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Pediatrician Urges Advocacy and Research to Fight Shaken Baby Syndrome

Contact: Janet Sassi
212-636-7577
fallersassi@fordham.edu


Dr. Edward Conway called himself a "passionate" advocate for victims of Shaken Baby Syndrome.
Photo by Chris Taggart
A child trauma specialist called for an interdisciplinary approach to help stem the rising tide of infant abuse and death known as Shaken Baby Syndrome (SBS).

SBS occurs when an adult violently shakes an infant or child, and can result from as little as five seconds of shaking, said Edward E. Conway Jr., M.D., GSAS ’80, on Nov. 17 at the Lincoln Center campus.

Conway, the chairman of the Milton and Bernice Stern Department of Pediatrics and chief of Pediatric Critical Care Medicine at Beth Israel Medical Center, has devoted his career to investigating the causes and effects of SBS.

Death rates for abused children under the age of four years have hit an “all time high” in the United States, reaching approximately 2,000 fatalities per year, he said. Of those fatalities, 50 percent of those occur in infants one year of age or under.

“We are talking about the most vulnerable and the most susceptible,” said Conway, who presented the Fall Gannon Lecture, “Shaken Baby Syndrome: Medical, Legal and Social Issues.”

“I would argue that, at 5 or 6 children per day, we have a silent epidemic.”

The crime is especially hard to prove against a perpetrator in a court of law because there is often no external sign of trauma on the child’s body.

What happens inside the brain, however, is a different story.

Because of the amount of force, the size of a baby’s head and the consistency of the infant brain itself, violent shaking can cause the head to oscillate and the loose matter to “go to and fro, twisting on itself.” The result, said Conway, is that veins in the infant brain’s neural network may break and begin to bleed, unseen, within the subdural area—possibly even in the retina.

In an emergency room, often the infant appears lethargic, won’t eat, has seizures or slips into a coma. Common excuses from perpetrators, said Conway, include, “The baby fell,” “A sibling did it,” or “The child was choking so I shook it.”

“In a courtroom, we have to be able to refute all of these,” Conway said. “There is absolute medical certainty out there where we can say something did or didn’t happen.”

Conway also addressed the societal causes of SBS.

The leading trigger for an incident of SBS, he said, is when an infant cries. On average, perpetrators are younger, less educated, unmarried and evenly split between men and women. In addition, recent research shows that with each 1 percent increase in unemployment, there is a .5 per 1,000 increase in child maltreatment reports annually.

“It is a perfect storm,” said Conway. “You have a susceptible infant, a susceptible perpetrator and then you add a major stressor—unemployment and the recession.”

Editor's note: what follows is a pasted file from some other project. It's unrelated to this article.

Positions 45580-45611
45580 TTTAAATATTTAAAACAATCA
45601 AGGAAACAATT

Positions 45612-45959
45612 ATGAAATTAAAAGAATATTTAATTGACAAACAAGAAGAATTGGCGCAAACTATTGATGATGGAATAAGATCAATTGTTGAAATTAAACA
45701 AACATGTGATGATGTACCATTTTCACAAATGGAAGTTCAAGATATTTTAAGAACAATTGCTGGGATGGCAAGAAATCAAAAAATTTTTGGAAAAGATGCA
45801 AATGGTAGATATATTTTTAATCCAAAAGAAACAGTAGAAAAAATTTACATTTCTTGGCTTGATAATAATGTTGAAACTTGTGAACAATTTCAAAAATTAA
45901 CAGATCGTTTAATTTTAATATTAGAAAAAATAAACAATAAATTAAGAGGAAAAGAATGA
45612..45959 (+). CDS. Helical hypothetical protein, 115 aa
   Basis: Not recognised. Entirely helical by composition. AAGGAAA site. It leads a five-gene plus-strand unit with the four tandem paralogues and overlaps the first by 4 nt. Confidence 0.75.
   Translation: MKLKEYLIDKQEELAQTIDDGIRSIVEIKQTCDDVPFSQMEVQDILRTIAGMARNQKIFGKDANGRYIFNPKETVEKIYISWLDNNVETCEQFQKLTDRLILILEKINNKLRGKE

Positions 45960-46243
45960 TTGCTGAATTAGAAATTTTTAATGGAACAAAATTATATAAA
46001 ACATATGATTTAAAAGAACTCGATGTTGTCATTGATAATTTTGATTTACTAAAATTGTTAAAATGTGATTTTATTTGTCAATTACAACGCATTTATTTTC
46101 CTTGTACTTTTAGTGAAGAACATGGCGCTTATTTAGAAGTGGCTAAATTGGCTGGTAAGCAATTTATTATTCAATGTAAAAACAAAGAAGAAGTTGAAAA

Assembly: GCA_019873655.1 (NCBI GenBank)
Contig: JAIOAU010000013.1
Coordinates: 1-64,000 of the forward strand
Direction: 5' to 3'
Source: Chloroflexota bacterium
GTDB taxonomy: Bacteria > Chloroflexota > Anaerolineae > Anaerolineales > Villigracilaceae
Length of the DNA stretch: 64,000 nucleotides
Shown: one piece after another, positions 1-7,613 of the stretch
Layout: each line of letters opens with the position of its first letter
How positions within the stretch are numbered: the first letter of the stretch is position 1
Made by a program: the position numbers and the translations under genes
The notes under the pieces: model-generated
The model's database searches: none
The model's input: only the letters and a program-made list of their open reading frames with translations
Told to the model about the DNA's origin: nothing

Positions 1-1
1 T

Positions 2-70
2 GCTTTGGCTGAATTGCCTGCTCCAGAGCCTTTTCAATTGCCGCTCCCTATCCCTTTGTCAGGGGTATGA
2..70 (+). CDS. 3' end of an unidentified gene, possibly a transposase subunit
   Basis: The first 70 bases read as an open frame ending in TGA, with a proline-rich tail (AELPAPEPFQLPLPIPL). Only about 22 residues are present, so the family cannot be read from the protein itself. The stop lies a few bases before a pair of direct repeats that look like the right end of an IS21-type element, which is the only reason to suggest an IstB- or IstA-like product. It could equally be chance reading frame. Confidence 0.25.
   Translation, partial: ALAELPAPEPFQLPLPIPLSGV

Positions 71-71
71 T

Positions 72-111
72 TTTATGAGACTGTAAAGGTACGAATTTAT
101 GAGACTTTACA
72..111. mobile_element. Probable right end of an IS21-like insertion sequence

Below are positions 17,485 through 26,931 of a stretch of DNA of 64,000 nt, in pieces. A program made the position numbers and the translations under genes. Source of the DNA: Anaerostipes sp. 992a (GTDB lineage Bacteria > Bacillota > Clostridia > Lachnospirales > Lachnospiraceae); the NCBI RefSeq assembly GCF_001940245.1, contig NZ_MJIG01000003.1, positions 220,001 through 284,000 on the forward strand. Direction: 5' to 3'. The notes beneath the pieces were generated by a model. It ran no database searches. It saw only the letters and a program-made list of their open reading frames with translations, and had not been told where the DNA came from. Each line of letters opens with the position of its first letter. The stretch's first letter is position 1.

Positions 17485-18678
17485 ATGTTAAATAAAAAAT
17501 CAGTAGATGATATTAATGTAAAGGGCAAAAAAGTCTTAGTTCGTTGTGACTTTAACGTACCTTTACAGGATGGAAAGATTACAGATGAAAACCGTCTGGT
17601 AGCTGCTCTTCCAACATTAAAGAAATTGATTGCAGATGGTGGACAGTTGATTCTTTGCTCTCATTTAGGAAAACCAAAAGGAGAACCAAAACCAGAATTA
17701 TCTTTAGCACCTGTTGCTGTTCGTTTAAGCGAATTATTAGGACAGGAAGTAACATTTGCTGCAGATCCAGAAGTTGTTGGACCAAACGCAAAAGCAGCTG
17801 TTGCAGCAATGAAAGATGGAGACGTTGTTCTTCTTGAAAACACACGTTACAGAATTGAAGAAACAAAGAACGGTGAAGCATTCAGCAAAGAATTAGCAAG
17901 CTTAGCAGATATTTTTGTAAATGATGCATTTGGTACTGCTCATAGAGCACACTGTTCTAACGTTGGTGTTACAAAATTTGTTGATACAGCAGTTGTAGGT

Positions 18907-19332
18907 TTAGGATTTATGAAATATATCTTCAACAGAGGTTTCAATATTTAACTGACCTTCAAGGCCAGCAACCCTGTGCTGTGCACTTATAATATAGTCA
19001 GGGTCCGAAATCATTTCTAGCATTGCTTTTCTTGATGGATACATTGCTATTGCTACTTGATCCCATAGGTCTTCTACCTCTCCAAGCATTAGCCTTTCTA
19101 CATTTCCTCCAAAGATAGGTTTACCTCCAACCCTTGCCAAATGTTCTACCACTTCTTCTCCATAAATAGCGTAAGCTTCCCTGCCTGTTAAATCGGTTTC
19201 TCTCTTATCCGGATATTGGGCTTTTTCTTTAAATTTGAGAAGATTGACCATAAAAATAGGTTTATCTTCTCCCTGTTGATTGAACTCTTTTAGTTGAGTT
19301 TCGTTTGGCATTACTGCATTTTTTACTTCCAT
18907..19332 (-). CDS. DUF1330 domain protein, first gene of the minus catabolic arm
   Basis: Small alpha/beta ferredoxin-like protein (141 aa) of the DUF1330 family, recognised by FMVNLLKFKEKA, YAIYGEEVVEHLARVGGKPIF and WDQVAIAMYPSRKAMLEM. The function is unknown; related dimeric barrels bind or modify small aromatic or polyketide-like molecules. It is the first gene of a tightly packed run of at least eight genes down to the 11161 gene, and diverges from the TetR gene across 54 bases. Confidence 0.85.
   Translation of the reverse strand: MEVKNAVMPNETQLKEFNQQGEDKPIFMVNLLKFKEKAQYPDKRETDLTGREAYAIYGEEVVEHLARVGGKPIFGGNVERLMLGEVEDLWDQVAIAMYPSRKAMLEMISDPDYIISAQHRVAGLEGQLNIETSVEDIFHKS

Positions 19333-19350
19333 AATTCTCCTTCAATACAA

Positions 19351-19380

And yet, he said, SBS is totally preventable.

“Studies have shown that 80 percent of the population know that shaking is bad,” Conway said. “What nobody knows is, ‘What can I do instead of shaking my baby when my baby is crying horribly?’”

What is needed, he said, is for psychologists, doctors, educators, law enforcement and legal experts to work together. This includes better sharing of medical records through a multicenter database, more research on the biomechanics of pediatric injury, and more educational outreach to schools and high-risk parents.

“Nobody is comfortable talking about [SBS] and hearing the details,” he said. “But it is essential that we get it out there. It is a loss of self-control for probably 10 to 20 seconds, which will invariably destroy the life of an infant, parents, grandparents and family.

“Everyone here has to be an advocate for children,” he said. “We always have to remember the vulnerability of these infants.”

A recipient of the Leon M. Davidoff Certificate of Distinction for teaching of medical students and a Lewis M. Fraad Scholar in Child Health, Conway is a professor of clinical pediatrics at Albert Einstein College of Medicine and a member of the Graduate School of Arts and Sciences (GSAS) Advisory Board at Fordham.

The Gannon Lecture, held twice a year, brings distinguished individuals to Fordham to speak on topics of their expertise. It is named in honor of Robert I. Gannon, S.J., president of Fordham from 1936 to 1949. It is sponsored by GSAS.

Founded in 1841, Fordham is the Jesuit University of New York, offering exceptional education distinguished by the Jesuit tradition to approximately 14,700 students in its four undergraduate colleges and its six graduate and professional schools. It has residential campuses in the Bronx and Manhattan, a campus in Westchester, the Louis Calder Center Biological Field Station in Armonk, N.Y., and the London Centre at Heythrop College in the United Kingdom.
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